National Trust fine tunes its mission
||June 14, 2002
BY JIM DeROGATIS POP MUSIC CRITIC
When Chicago's National Trust set out to record its debut album, main men
Neil Rosario and Mark Henning were shooting for something that really hadn't
been done before. So it's little wonder they wound up spending more than 500
hours recording with Brian Deck at Clava Studio on the South Side.
Imagine Curtis Mayfield produced by Missy Elliott, or maybe D'Angelo
with the backing of the Jackson Five. "Dekkagar" (Thrill Jockey) is all that
"Neil and I spent a long time, several years actually, kind of cooking up
beforehand," Henning says. "We kind of narrowed down what we wanted to do
and really tried to focus on vocals and simple things like emotive singing
than going crazy on effects. It was always just trying to pretend like we
16-year-old girls--what would they go for, and how would that translate?
"I don't think we were so much trying to ape soul legends of Chicago or do
anything like that, because that's pretty much beyond our reach. But we were
trying to make a nod to it in a way that we were able to, with a touch of
bubblegum thrown in. I think simple pop songs are something that are just an
ingrained fiber in everyone's consciousness."
Adds Rosario: "It's just like a living document of where we were at that
didn't really think about the full end thing, the whole organic piece. It
whether this song demands this part or whatever, and we would act
It wasn't necessarily part of this grand scheme to do a D'Angelo-type of
Rosario is a veteran of Chicago scene mainstays Dolomite, who moved from
noise-rock to more soulful sounds over the course of two E.P.'s and an
He did a brief stint in Red Red Meat (which featured Deck on drums) before
earlier band called Fifteen Couples morphed into the National Trust, with
Henning coming on board on vocals and guitar.
"Some people have mentioned the psychedelic soul aspect, and I say, 'Sure,'
Rosario says of the album. "Some people say it's like bubblegum or just
straight-up '70s pop, and I say, 'Sure.' If anything, we're guilty of just
earnest--that sort of 'redressing the '70s with a safe '90s sense of irony
distance' just wasn't part of the game, really. We just had fun working the
And working it, and working it. The opening song alone, an 11-minute epic
called "Making Love in the Natural Light," was built out of some 70
tracks, including dozens of individual vocal parts, weird ambient background
noises, ethereal keyboards and odd percussion.
Was there ever a point in the recording where the group thought things had
gone over the top?
"In the end, it was a bit chagrining," Rosario says. "When it came time to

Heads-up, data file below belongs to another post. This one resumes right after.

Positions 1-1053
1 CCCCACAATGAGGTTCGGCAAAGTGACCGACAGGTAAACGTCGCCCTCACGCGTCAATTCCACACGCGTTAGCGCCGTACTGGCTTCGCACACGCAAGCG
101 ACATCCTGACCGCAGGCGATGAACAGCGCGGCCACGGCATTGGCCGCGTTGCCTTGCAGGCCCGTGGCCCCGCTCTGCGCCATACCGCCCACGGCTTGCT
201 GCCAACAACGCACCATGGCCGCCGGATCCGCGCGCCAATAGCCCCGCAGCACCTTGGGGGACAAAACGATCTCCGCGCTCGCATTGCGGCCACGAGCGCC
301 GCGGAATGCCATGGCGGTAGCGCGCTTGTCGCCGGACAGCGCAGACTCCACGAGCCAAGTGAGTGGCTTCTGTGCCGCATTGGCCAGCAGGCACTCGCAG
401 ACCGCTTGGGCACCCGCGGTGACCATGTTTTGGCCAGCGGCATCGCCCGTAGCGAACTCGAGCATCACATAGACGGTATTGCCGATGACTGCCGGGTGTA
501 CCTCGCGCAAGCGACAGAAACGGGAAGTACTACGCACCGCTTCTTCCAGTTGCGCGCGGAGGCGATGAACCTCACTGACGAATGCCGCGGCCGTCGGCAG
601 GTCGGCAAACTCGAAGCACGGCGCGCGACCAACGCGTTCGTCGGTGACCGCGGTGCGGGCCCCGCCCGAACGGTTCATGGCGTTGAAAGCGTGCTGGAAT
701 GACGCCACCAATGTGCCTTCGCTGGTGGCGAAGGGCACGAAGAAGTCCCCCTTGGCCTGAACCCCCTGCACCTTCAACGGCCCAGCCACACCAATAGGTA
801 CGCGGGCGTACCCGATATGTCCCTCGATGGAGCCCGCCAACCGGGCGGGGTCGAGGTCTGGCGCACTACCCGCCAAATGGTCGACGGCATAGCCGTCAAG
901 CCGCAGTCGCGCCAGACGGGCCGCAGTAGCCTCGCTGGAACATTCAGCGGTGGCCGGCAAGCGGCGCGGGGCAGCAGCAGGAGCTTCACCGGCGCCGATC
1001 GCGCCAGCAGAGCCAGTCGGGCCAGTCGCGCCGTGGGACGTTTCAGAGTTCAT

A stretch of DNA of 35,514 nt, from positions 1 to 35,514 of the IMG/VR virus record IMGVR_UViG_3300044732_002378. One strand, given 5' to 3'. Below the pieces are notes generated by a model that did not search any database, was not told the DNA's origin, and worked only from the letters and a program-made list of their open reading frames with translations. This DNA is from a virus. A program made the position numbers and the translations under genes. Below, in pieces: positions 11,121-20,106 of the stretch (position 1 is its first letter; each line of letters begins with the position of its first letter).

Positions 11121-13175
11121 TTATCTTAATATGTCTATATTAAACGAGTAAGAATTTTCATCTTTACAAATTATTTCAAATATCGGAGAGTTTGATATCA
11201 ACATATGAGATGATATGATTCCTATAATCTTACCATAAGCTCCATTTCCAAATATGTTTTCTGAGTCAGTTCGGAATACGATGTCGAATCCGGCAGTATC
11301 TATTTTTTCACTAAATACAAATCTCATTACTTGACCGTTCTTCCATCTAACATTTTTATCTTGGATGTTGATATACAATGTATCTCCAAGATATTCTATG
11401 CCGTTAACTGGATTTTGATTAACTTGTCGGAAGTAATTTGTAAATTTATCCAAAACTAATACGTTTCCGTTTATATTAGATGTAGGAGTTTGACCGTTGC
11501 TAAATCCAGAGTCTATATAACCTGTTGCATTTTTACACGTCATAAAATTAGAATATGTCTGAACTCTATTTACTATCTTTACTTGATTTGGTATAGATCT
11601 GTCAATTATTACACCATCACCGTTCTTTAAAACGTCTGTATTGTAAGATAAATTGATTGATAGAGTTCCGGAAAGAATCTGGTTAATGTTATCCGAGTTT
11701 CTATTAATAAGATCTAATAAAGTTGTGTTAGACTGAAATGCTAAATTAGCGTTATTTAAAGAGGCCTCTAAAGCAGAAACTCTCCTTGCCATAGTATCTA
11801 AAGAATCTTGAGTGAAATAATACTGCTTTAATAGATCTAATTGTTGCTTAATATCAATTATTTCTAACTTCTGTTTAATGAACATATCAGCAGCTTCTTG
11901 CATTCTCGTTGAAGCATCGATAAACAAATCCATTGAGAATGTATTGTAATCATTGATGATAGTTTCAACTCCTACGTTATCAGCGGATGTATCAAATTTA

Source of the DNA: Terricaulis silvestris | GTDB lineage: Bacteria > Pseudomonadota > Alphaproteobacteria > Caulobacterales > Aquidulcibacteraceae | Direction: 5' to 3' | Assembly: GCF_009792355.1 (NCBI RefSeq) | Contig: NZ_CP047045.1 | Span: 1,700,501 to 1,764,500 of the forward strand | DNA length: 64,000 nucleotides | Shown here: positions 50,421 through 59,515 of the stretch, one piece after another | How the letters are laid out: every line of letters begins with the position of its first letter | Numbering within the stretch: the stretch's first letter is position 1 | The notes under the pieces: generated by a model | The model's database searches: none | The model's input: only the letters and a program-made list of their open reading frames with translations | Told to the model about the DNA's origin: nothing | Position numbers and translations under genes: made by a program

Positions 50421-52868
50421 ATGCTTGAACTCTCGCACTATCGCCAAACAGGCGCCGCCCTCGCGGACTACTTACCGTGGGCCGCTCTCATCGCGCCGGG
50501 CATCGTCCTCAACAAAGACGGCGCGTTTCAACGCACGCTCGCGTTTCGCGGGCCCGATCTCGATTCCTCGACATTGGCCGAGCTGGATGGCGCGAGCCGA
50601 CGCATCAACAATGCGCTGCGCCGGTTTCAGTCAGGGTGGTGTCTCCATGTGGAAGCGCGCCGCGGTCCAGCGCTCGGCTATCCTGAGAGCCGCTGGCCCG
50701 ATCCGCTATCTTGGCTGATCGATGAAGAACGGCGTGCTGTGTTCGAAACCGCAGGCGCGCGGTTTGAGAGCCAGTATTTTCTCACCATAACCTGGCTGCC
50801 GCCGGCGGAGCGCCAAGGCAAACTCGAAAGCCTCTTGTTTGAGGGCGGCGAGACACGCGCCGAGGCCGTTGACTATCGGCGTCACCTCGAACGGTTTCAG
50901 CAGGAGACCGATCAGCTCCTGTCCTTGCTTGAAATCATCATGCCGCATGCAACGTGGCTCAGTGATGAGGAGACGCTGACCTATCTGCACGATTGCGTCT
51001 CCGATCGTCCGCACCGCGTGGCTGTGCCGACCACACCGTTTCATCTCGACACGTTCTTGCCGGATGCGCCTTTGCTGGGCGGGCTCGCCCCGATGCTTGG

we'd look at 70 tracks and think, 'Is this just hubris?' "
But the results speak for themselves. The group is justifiably proud of the
finished disc--"In my history of making music, I'd say this has been the
I've come to really realizing what was in my head. I'd sort of smilingly say
percent there," Rosario says--and it's looking forward to recording again.
"If I had the opportunity, that's all I'd really do," Rosario says. "It can
be a huge
drag, certainly--you can have bad food for weeks, and that can just really
your sense of being and constitution. But although it can be thick and
claustrophobic, man, it's a pretty nice place to be, and I'm definitely
get back in there."
Meanwhile, the National Trust will attempt to translate "Dekkagar" live
at the Empty Bottle, 1035 N. Western, at 10 p.m. Saturday. The cover is $10;
Archer Prewitt headlines. Janet Bean's Concertina Wire are also on the bill.
773-276-3600 for more information.
"While we're not going to be able to do the whole sweep of the record, we're
definitely trying to create a similar vista," Rosario promises.
* * *
Another gig of note tonight (why are all the cool shows always on the same
evening?) is the Chicago debut of Consonant, a new band formed by
ex-Mission of Burma bassist Clint Conley. The author of the unforgettable
anthems "That's When I Reach for My Revolver" and "Academy Fight Song,"
Conley was always the ultra-melodic secret weapon in that still-influential
art-punk band. And Consonant's self-titled debut on Boston's Fenway
Recordings does Mission of Burma's legacy proud.
Returning to rock to offset a mid-life crisis, Conley, now a father of two
teaching fellow at Harvard University, collaborated with poet Holly Anderson
craft the lyrics of complex but moving tunes like "Blissful" and "John
'My Favorite Things.' " And he's recruited a top-notch band, completed by
Brokaw (Come, Codeine), Matt Kadane (Bedhead) and Winston Braman
Consonant performs at the Abbey Pub, 3420 W. Grace, at 9 p.m. Saturday with
Silkworm and the Kadane Brothers. The cover is $12; call (773) 478-4408.